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Why public health matters today more than ever: the convergence of health and social policy

  • Lori Baugh LittlejohnsEmail author
  • Neale Smith
  • Louise Townend
Special Section on Why Public Health Matters Today: Commentary

Abstract

We argue that public health matters more today than ever because it is uniquely positioned as a meeting point or fulcrum between health care and social welfare policy perspectives on the social determinants of health. It combines a grounding in the sciences of biomedicine and epidemiology with the moral imperatives of social advocacy. Health cannot be delivered through health care policy alone and neither can social welfare policy ensure the well-being of all citizens on its own. Social policy is at a disadvantage because it does not engender universal consent the way health policy can. While the way that illness should be addressed is debated, it should be addressed to be not contested, as is social welfare for vulnerable populations. The convergence of health and social policy to address the social determinants of health means public health advocacy must explicitly leverage biomedicine to provide materialist and substantive arguments and social welfare to provide the normative and moral arguments. We conclude that a new model of public health advocacy or social lobbying is necessary to effectively raise concerns that health care-focused thinking will not, but with potential heft that social welfare, historically, has not been able to command.

Keywords

Public health Health policy Social policy 

Résumé

Nous affirmons que la santé publique importe plus que jamais puisqu’elle agit comme point de rencontre entre deux perspectives concernant les déterminants sociaux de la santé : celle des politiques de santé et celle du cadre de la politique du bien-être social. La santé publique regroupe une base dans les domaines de la biomédecine et de l’épidémiologie avec les impératifs moraux de la défense d’intérêts sociaux. Une politique sur la santé seule n’est pas en mesure de dispenser des soins de santé, et les politiques du bien-être social, à elles seules, ne peuvent assurer le bien-être de tous citoyens. La politique sociale est défavorisée car elle ne donne pas lieu à un consensus universel de la même façon qu’une politique sur la santé. Alors que nous débattons des stratégies pour aborder les soins de santé, personne ne conteste le fait que nous devons adresser ce problème, tout comme le bien-être social des populations vulnérables. La convergence des politiques de santé et politiques sociales pour aborder les déterminants sociaux de la santé exige que la défense de la santé publique exploite la biomédecine afin de fournir des arguments matérialistes et de fond et le bien-être social pour fournir des arguments normatifs et moraux. Nous concluons que la défense de la santé publique et le lobbying nécessitent un nouveau modèle afin de soulever les inquiétudes que la pensée axée sur les systèmes de soins de santé ne réussit pas à atteindre. Ce nouveau modèle aura une pesanteur que le bien-être social, historiquement, n’a pas réussi à inspirer.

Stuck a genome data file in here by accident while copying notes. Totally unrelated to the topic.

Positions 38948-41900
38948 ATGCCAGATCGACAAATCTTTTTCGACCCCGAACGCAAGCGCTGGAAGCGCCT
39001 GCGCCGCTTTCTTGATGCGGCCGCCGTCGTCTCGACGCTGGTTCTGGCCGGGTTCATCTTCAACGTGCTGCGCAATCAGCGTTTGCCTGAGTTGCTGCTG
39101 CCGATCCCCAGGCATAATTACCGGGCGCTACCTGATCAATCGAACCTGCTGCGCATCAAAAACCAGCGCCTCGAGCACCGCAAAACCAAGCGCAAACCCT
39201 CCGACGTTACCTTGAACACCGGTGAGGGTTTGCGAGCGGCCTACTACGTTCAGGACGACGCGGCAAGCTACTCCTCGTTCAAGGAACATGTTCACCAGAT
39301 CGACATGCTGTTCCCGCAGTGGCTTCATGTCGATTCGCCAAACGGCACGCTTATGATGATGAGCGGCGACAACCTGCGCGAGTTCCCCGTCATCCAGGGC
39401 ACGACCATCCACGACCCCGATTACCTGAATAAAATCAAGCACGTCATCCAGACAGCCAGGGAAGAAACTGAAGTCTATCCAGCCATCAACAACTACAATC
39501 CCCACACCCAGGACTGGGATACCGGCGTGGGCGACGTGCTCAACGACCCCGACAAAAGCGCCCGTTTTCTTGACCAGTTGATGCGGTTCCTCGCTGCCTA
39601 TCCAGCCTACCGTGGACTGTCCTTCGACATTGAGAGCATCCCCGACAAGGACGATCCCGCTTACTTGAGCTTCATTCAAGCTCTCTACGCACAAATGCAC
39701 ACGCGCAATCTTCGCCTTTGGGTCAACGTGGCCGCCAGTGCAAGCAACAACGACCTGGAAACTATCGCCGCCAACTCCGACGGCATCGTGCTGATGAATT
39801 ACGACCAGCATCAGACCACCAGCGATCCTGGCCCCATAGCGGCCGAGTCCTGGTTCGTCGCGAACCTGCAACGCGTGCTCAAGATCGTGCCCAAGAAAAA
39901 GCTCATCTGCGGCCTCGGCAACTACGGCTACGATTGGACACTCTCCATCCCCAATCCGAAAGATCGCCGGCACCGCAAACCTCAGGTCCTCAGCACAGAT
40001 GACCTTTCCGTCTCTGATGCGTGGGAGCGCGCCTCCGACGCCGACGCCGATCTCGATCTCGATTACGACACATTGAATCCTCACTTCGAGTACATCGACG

Mots-clés

Santé publique Politique de santé Politique sociale 

Notes

Acknowledgements

Our thanks to Renée Huntley for translation of the abstract.

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Copyright information

© The Canadian Public Health Association 2019

Authors and Affiliations

  1. 1.D17 Charles Perkins Centre, Menzies Centre for Health PolicyUniversity of SydneyCamperdownAustralia
  2. 2.InvermereCanada
  3. 3.Centre for Clinical Epidemiology & Evaluation, Vancouver Coastal Health Research InstituteUniversity of British ColumbiaVancouverCanada
  4. 4.Flinders Social Work, College of Education, Psychology and Social WorkFlinders University of South AustraliaAdelaideAustralia

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